In October I showed how I made the Halloween inspired 3D acrylic painting ‘Raven’, as I was making that one I also made this companion piece which was inspired by Christmas,  ‘Robin’. Both the birds use the same blue background on the same size canvas, 12×12 inches square, so they sit side by side nicely.

You can see how I made the ‘Raven’ in the blog post I wrote about it here.

They are both available to buy from my online shop here (Raven) and here (Robin)

Here’s how I made the Robin:

I started by drawing out the design onto the piece of cardboard that I had already cut to the size of the canvas I was going to use, 12×12 inches square. I then cut it out and used more cardboard to create the layers. After sticking all the cardboard pieces together and sticking it onto the blank canvas I then put the modroc (plaster of Paris bandages) on top, scoring lines in to create texture where necessary. Once the modroc was dry I then painted it with acrylic paints. Starting with a mid grey for the base coat and then adding in the shading and details.

If you have any questions or comments please leave them below. If you would like to commission your own 3D acrylic painting to be made for you then get in touch at info@purplefaye.co.uk

You can try the technique for yourself using one of my kits available to buy from my online shop here.

etsy.com/uk/shop/PurpleFayeShop

Have a lovely Christmas and all the best for the New Year!

Till next time.

Take care.

Purple Faye x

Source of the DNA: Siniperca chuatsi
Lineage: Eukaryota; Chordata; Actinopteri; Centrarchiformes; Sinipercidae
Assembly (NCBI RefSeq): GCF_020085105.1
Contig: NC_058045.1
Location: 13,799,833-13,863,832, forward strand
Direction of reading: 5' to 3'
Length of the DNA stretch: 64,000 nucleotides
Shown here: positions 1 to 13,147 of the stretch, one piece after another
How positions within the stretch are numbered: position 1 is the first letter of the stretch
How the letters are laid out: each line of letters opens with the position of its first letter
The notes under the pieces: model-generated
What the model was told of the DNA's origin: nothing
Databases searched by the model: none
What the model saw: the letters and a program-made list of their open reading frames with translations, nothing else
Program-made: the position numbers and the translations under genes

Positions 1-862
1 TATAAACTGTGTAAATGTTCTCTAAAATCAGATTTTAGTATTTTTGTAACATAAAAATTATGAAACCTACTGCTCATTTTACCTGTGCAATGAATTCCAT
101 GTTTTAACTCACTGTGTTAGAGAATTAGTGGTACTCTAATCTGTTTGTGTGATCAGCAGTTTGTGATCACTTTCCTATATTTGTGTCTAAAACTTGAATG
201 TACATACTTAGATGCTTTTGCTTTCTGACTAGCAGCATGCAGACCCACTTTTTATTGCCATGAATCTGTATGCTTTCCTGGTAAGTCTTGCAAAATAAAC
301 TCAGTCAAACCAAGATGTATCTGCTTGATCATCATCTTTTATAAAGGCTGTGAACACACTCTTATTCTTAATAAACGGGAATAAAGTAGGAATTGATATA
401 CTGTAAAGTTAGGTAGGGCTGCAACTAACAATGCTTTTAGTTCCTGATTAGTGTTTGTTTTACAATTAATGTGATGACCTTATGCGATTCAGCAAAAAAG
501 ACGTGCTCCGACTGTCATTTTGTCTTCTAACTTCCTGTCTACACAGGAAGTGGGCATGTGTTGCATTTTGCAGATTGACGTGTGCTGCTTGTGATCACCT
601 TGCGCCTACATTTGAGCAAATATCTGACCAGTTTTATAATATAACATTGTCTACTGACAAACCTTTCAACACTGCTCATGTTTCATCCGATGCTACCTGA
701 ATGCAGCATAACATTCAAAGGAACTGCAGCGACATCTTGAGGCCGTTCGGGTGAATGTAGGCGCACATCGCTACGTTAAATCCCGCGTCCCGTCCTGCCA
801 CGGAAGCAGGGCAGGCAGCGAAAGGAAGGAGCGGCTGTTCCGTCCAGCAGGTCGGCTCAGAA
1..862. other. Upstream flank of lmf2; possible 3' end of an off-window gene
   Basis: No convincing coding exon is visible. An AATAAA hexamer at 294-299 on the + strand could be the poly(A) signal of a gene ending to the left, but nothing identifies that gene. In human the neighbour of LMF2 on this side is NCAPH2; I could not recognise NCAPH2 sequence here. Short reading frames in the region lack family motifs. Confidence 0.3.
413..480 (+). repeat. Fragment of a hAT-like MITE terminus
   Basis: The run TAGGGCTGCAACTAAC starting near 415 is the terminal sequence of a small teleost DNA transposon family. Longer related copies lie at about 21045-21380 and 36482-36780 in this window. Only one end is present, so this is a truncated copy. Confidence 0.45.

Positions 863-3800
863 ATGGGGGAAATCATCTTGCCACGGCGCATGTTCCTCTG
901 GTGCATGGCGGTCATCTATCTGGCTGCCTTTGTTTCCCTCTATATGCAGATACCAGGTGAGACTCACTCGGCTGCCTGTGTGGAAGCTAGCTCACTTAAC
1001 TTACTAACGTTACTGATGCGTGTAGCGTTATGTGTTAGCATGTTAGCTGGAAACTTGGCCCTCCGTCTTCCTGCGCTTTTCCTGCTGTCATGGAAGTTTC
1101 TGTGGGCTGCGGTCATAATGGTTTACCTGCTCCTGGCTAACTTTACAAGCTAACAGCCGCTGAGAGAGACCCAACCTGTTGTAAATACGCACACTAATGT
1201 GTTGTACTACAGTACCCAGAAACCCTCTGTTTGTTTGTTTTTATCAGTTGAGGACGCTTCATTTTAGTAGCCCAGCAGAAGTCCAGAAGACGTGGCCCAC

purplefaye.co.uk

How artist Purple Faye made the ‘Mummy and Baby African Elephants’ 3D acrylic painting

Do you like elephants?

Here’s how I made the ‘Mummy and Baby African Elephants’ 3D acrylic painting.

It was made while I still had my shop studio space in Castleford, see more about that here, after I’d completed the ‘African Elephant’ 3D acrylic painting and was pleased with how it had turned out. (See the making of that one in this blog post I wrote about it.)

This was one of the first of my 3D acrylic paintings that I had made into embossed printed greetings cards. The embossed printing means that they are raised to reflect the 3D nature of the original painting. I still have a few available for sale from my etsy shop here.

My 3D acrylic paintings are made by drawing directly onto the cardboard that I have carefully selected and cut down to the size of the canvas I’m going to use. I then cut out the drawing and layer up the cardboard to make it 3D. The cardboard layers are then stuck down onto the blank canvas and covered with modroc (bandage with plaster of paris impregnated). Once the modroc is completely dry I then paint it with acrylic paints.

 

If you’d like to try the technique for yourself I have a selection of kits available from my etsy shop: etsy.com/uk/shop/purplefayeshop

Any questions or comments get in touch info@purplefaye.co.uk or message me on social media.

 

Till next time.

Take care.

Purple Faye x

purplefaye.co.uk

Making of the Teddies 3D Acrylic Paintings by artist Purple Faye

Here’s how I made the original ‘Teddy’ and ‘Teddy 2’ 3D acrylic paintings.

I made these after I’d finished making a previous 3D acrylic painting for my boyfriend’s niece Eden. I was pleased with how the teddy came out on it so I wanted to try making some more. I decided to make a pair as I felt that they would look nice waving at each other side by side in a child’s bedroom. I chose neutral colours, creamy light yellow and greys so it would work with any colour scheme in a child’s bedroom, making it easier to give as a gift.